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Severe allergic reactions have been reported following administration of aztreonam for injection to patients with no known history of exposure to aztreonam. In addition, allergic reaction with facial rash, facial swelling, and throat tightness was reported with CAYSTON in clinical trials. If an allergic reaction to CAYSTON occurs, stop administration of CAYSTON and initiate treatment as appropriate.
Caution is advised when administering CAYSTON to patients if they have a history of beta-lactam allergy, although patients with a known beta-lactam allergy have received CAYSTON in clinical trials and no severe allergic reactions were reported. A history of allergy to beta-lactam antibiotics, such as penicillins, cephalosporins, and/or carbapenems, may be a risk factor, since cross-reactivity may occur.
Bronchospasm is a complication associated with nebulized therapies, including CAYSTON. Reduction of 15% or more in forced expiratory volume in 1 second (FEV1) immediately following administration of study medication after pretreatment with a bronchodilator was observed in 3% of patients treated with CAYSTON.
Decreases in FEV1 After 28-Day Treatment Cycle
In clinical trials, patients with increases in FEV1 during a 28-day course of CAYSTON were sometimes treated for pulmonary exacerbations when FEV1 declined after the treatment period. Healthcare providers should consider a patient's baseline FEV1 measured prior to CAYSTON therapy and the presence of other symptoms when evaluating whether post-treatment changes in FEV1 are caused by a pulmonary exacerbation.
Development of Drug-Resistant Bacteria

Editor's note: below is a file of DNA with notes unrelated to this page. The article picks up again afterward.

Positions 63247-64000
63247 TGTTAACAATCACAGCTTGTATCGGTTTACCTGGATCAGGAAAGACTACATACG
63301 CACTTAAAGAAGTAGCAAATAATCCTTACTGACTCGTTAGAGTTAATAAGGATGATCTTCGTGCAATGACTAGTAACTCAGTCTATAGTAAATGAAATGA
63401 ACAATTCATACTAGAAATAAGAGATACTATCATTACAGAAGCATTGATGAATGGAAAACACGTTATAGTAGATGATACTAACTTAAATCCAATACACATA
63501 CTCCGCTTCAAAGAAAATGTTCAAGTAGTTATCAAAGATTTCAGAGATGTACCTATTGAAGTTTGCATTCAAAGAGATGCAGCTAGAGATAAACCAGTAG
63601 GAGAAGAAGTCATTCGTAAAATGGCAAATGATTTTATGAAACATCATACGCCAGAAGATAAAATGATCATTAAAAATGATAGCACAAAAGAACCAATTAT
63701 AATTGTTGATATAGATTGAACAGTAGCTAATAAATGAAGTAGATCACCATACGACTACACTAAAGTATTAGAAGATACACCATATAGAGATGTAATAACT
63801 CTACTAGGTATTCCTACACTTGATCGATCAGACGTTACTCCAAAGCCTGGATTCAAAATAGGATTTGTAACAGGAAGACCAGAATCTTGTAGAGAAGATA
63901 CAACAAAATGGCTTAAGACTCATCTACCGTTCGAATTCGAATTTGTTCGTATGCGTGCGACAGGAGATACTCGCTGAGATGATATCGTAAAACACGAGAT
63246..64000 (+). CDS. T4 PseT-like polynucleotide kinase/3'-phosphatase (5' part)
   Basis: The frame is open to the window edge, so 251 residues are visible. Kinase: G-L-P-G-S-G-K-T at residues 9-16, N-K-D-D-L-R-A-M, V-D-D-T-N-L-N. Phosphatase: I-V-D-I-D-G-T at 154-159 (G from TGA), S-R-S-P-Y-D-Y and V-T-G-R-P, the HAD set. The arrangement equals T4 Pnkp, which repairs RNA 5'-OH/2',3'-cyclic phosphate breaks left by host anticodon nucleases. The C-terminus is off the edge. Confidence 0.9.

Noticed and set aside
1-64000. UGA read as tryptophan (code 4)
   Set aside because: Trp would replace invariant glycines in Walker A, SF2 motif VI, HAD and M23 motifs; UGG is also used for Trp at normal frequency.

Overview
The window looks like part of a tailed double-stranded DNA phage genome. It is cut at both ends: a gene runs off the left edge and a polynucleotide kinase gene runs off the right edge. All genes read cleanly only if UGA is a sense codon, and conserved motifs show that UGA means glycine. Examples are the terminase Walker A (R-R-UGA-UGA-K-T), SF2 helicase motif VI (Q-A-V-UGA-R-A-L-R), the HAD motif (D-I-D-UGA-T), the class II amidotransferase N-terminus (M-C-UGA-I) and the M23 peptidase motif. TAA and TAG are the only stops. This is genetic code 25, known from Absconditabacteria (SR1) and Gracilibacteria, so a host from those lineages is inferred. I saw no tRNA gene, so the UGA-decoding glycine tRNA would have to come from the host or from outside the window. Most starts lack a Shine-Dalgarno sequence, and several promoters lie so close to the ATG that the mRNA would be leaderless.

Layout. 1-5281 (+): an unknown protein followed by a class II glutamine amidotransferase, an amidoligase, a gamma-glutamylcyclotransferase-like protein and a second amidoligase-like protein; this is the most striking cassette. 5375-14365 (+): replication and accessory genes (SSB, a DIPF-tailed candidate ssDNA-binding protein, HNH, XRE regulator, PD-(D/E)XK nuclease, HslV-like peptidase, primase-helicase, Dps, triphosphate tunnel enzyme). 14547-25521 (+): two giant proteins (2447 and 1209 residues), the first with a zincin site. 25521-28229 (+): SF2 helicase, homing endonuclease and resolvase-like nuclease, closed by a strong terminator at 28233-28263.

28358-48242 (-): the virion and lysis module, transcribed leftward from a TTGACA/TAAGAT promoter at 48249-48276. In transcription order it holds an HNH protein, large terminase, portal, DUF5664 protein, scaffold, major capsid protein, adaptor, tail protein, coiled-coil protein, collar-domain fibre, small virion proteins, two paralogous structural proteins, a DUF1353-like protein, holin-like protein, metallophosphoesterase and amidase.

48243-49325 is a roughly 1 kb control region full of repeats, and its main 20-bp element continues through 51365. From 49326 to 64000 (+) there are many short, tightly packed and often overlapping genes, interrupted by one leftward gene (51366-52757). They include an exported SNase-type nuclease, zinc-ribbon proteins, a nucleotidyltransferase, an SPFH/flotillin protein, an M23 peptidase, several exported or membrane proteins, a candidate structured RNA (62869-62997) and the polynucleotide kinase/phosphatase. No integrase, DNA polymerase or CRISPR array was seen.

Prescribing CAYSTON in the absence of known Pseudomonas aeruginosa infection in patients with CF is unlikely to provide benefit and increases the risk of development of drug-resistant bacteria.
Patient Counseling Information
See FDA-Approved Patient Labeling
Patients should be advised that CAYSTON is for inhalation use only and that CAYSTON should only be administered using the Altera Nebulizer System. Patients should be instructed only to reconstitute CAYSTON with the provided diluent and not mix other drugs with CAYSTON in the Altera Nebulizer System.
Patients should be advised to complete the full 28-day course of CAYSTON even if they are feeling better. Inform the patient that if they miss a dose, they should take all 3 daily doses as long as the doses are at least 4 hours apart.
Patients should be advised to use a bronchodilator prior to administration of CAYSTON. Patients taking several inhaled medications should be advised to use the medications in the following order of administration: bronchodilator, mucolytics, and lastly, CAYSTON.
Patients should be advised to tell their doctor if they have new or worsening symptoms. Patients who believe they are experiencing an allergic reaction to CAYSTON should be advised to contact their doctor immediately.
Patients should be counseled that antibacterial drugs including CAYSTON should only be used to treat bacterial infections. They do not treat viral infection (e.g., the common cold). When CAYSTON is prescribed to treat a bacterial infection, patients should be told that although it is common to feel better early in the course of therapy, the medication should be taken as directed. Skipping doses or not completing the full course of therapy may (1) decrease the effectiveness of the immediate treatment and (2) increase the likelihood that bacteria will develop resistance and will not be treatable by CAYSTON or other antibacterial drugs in the future.
Carcinogenesis, Mutagenesis, Impairment of Fertility